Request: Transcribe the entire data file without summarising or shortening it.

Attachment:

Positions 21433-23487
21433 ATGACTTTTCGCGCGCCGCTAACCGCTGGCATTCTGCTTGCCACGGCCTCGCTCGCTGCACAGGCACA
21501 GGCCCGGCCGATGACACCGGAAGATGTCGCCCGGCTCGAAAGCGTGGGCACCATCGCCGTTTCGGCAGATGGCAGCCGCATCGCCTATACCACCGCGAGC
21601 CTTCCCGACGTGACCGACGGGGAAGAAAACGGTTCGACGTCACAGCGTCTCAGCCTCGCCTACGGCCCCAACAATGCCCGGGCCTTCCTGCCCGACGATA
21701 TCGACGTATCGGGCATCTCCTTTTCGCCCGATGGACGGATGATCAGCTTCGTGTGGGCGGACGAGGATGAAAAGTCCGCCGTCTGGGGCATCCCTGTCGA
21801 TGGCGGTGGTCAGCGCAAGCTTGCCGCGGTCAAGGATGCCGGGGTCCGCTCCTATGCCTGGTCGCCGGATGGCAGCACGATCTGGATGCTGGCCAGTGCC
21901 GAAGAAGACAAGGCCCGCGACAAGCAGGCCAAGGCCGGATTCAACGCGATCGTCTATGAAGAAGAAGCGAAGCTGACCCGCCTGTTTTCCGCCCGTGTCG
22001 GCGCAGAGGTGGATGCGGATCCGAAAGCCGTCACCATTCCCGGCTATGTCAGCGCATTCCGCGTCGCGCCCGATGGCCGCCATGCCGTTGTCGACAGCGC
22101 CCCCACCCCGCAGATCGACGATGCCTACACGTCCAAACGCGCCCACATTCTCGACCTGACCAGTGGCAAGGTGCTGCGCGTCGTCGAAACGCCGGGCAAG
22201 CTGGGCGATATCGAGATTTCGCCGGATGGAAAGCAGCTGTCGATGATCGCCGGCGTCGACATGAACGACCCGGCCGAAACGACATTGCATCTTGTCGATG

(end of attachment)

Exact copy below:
Positions 21433-23487
21433 ATGACTTTTCGCGCGCCGCTAACCGCTGGCATTCTGCTTGCCACGGCCTCGCTCGCTGCACAGGCACA
21501 GGCCCGGCCGATGACACCGGAAGATGTCGCCCGGCTCGAAAGCGTGGGCACCATCGCCGTTTCGGCAGATGGCAGCCGCATCGCCTATACCACCGCGAGC
21601 CTTCCCGACGTGACCGACGGGGAAGAAAACGGTTCGACGTCACAGCGTCTCAGCCTCGCCTACGGCCCCAACAATGCCCGGGCCTTCCTGCCCGACGATA
21701 TCGACGTATCGGGCATCTCCTTTTCGCCCGATGGACGGATGATCAGCTTCGTGTGGGCGGACGAGGATGAAAAGTCCGCCGTCTGGGGCATCCCTGTCGA
21801 TGGCGGTGGTCAGCGCAAGCTTGCCGCGGTCAAGGATGCCGGGGTCCGCTCCTATGCCTGGTCGCCGGATGGCAGCACGATCTGGATGCTGGCCAGTGCC
21901 GAAGAAGACAAGGCCCGCGACAAGCAGGCCAAGGCCGGATTCAACGCGATCGTCTATGAAGAAGAAGCGAAGCTGACCCGCCTGTTTTCCGCCCGTGTCG
22001 GCGCAGAGGTGGATGCGGATCCGAAAGCCGTCACCATTCCCGGCTATGTCAGCGCATTCCGCGTCGCGCCCGATGGCCGCCATGCCGTTGTCGACAGCGC
22101 CCCCACCCCGCAGATCGACGATGCCTACACGTCCAAACGCGCCCACATTCTCGACCTGACCAGTGGCAAGGTGCTGCGCGTCGTCGAAACGCCGGGCAAG
22201 CTGGGCGATATCGAGATTTCGCCGGATGGAAAGCAGCTGTCGATGATCGCCGGCGTCGACATGAACGACCCGGCCGAAACGACATTGCATCTTGTCGATG